Comparative Government in International Perspective
De tekst hieronder is in het Engels maar de colleges worden in het Nederlands gegeven. Een hand-out en kalender met wekelijkse thema’s en literatuur wordt in het begin van de cursus verstrekt
The purpose of this lecture series is to provide students a theoretical perspective on state-society relations, and the role of public administration in shaping those relations. We deal with issues such as the formation of national states, the rise of bureaucratic government, government and cultural diversity, colonial rule, modernization, and “good governance” and corruption. All these issues crucially involve public administration, but, as this series will show, can best be understood in a broad historical and international comparative perspective.
The course is built around two classic studies—Jim Scott’s Seeing Like a State and Joel Migdal’s Strong Societies Weak States. These books are not “handbooks” in the sense of overviews of other work. Instead these studies present explicit, outspoken, and to some extent opposing theoretical perspectives. Both are based on a rich collection of comparative examples, cases, and illustrations, and thus provide a way of explaining and thinking about pressing issues in contemporary states around the world.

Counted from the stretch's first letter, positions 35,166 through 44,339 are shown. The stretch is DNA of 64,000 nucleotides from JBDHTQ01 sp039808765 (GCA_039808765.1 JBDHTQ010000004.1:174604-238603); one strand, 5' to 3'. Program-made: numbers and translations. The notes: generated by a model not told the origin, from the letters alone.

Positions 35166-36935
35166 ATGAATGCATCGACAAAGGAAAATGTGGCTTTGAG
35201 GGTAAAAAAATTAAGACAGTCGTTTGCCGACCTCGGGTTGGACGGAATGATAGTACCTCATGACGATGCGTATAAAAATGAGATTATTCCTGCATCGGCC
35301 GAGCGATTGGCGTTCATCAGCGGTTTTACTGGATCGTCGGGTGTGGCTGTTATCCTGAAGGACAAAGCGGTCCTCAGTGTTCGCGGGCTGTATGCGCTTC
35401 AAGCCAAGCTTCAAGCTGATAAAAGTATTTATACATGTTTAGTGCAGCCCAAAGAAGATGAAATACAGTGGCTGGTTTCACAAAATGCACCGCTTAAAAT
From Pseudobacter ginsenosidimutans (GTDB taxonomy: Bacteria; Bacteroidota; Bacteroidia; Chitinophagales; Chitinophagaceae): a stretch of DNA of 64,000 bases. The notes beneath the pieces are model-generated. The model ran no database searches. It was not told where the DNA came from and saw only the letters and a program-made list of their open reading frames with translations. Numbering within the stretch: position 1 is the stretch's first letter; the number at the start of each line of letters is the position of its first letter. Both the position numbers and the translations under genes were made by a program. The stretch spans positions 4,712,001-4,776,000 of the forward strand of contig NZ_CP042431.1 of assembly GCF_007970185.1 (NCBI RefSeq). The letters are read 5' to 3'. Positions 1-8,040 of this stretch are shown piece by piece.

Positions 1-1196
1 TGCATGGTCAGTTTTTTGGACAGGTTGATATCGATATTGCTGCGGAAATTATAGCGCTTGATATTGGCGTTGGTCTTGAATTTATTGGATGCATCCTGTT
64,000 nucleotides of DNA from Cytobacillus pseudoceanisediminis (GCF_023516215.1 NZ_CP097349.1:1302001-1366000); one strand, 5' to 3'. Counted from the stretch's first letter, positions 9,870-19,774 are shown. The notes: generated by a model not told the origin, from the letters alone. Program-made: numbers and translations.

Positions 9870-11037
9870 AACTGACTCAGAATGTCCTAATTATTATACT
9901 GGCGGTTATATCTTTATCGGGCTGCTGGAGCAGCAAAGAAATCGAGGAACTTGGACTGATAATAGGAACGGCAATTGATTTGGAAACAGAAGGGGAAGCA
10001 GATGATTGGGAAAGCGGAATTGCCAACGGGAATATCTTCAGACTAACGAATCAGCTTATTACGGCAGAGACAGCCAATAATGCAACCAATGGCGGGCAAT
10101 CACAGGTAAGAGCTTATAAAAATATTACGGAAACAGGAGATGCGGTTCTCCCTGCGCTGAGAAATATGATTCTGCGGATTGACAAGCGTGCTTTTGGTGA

The aim of this course, then, is to present and discuss administrative issues in their social, economic, political, and cultural contexts, and to acquaint students with the study of countries outside Europe and the USA. It is not a regionally specific course, however. The theoretical perspectives that we discuss apply to all countries and administrative systems, hence the lectures shall illustrate issues with comparative examples from around the world.
Dr. F. de Zwart
Migdal, Joel S. 1988. Strong Societies and Weak States: State-Society Relations and State Capabilities in the Third World Princeton New Jersey: Princeton University Press.
Scott, James C. 1998. Seeing Like a State: How Certain Schemes to Improve the Human condition Have Failed New Haven and London: Yale University Press.
Woensdag 2/2-16/3 van 13-15 uur in SA-41
Dinsdag 22/3 van 09.00-12.00 in USC
Donderdag 9/6 van 09.00-12.00 in FSW zaal 1A20
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Laatste wijziging: dec 2010